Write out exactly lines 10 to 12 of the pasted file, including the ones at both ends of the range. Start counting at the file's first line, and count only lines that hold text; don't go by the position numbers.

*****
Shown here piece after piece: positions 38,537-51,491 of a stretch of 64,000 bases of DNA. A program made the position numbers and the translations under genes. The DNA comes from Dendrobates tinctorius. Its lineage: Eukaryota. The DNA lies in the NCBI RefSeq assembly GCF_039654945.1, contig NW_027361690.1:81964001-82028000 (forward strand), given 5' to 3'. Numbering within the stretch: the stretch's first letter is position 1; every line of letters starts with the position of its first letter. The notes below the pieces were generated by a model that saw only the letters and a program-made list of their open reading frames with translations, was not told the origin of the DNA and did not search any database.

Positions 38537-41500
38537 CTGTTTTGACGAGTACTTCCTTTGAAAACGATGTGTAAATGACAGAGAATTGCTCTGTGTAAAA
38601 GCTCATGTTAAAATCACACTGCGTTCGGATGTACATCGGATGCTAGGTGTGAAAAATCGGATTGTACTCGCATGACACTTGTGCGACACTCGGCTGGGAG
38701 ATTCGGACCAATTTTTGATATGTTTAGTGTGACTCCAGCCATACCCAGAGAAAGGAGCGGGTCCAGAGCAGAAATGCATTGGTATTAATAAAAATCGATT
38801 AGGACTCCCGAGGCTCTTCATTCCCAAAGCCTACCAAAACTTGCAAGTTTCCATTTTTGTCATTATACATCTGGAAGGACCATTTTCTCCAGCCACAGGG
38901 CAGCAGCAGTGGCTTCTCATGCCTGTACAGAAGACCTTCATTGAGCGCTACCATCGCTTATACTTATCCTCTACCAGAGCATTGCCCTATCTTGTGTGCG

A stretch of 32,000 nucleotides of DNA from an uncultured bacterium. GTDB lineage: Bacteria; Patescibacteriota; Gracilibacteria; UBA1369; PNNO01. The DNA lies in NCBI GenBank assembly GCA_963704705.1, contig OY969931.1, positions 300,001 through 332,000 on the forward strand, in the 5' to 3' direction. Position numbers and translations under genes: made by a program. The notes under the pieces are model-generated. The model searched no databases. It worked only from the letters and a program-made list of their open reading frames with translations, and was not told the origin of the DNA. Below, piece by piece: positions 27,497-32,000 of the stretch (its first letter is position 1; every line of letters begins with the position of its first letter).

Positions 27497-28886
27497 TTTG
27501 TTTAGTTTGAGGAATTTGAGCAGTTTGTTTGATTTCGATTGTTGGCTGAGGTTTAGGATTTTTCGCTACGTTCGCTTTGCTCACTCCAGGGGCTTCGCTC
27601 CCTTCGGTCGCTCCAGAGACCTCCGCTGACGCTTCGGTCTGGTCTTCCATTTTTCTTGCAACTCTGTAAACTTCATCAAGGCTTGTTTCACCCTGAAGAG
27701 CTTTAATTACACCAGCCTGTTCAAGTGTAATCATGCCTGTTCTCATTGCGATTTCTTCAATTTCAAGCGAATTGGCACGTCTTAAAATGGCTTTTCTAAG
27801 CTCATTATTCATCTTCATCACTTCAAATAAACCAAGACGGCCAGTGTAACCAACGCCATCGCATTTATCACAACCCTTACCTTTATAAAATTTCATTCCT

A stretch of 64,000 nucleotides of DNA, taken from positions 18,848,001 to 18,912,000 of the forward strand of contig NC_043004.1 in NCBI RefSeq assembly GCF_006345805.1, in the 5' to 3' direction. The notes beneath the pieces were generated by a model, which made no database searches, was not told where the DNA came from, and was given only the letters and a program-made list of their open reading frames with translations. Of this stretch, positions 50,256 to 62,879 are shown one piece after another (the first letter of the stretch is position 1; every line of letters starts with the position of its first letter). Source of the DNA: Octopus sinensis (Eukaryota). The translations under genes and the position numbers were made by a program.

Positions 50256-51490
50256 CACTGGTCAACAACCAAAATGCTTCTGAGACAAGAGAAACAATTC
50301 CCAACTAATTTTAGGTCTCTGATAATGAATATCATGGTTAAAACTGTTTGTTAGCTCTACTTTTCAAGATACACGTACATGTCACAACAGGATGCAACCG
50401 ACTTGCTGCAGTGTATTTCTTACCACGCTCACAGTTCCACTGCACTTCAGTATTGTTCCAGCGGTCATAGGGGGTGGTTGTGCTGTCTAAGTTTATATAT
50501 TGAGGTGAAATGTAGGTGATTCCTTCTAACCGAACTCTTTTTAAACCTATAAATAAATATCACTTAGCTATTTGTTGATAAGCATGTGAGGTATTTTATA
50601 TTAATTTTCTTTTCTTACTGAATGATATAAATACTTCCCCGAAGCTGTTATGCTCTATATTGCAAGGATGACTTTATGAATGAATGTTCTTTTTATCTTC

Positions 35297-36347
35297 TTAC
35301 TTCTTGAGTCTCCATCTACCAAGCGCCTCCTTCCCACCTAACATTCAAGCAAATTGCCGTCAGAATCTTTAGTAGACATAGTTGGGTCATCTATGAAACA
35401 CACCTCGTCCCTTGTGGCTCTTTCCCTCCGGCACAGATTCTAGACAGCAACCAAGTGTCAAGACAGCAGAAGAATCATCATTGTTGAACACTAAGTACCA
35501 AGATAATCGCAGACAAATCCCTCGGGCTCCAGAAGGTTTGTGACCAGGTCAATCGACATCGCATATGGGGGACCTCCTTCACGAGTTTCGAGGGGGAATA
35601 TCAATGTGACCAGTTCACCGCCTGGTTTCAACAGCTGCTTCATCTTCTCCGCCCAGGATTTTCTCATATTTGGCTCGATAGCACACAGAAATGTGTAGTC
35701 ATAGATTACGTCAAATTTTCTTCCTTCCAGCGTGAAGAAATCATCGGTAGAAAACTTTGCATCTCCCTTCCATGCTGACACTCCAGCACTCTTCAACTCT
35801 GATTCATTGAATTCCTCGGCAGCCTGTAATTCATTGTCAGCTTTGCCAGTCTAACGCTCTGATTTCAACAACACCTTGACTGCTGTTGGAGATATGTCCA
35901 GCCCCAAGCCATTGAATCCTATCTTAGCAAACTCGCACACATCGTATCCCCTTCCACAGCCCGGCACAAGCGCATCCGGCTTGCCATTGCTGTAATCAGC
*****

27497 TTTG
27501 TTTAGTTTGAGGAATTTGAGCAGTTTGTTTGATTTCGATTGTTGGCTGAGGTTTAGGATTTTTCGCTACGTTCGCTTTGCTCACTCCAGGGGCTTCGCTC
27601 CCTTCGGTCGCTCCAGAGACCTCCGCTGACGCTTCGGTCTGGTCTTCCATTTTTCTTGCAACTCTGTAAACTTCATCAAGGCTTGTTTCACCCTGAAGAG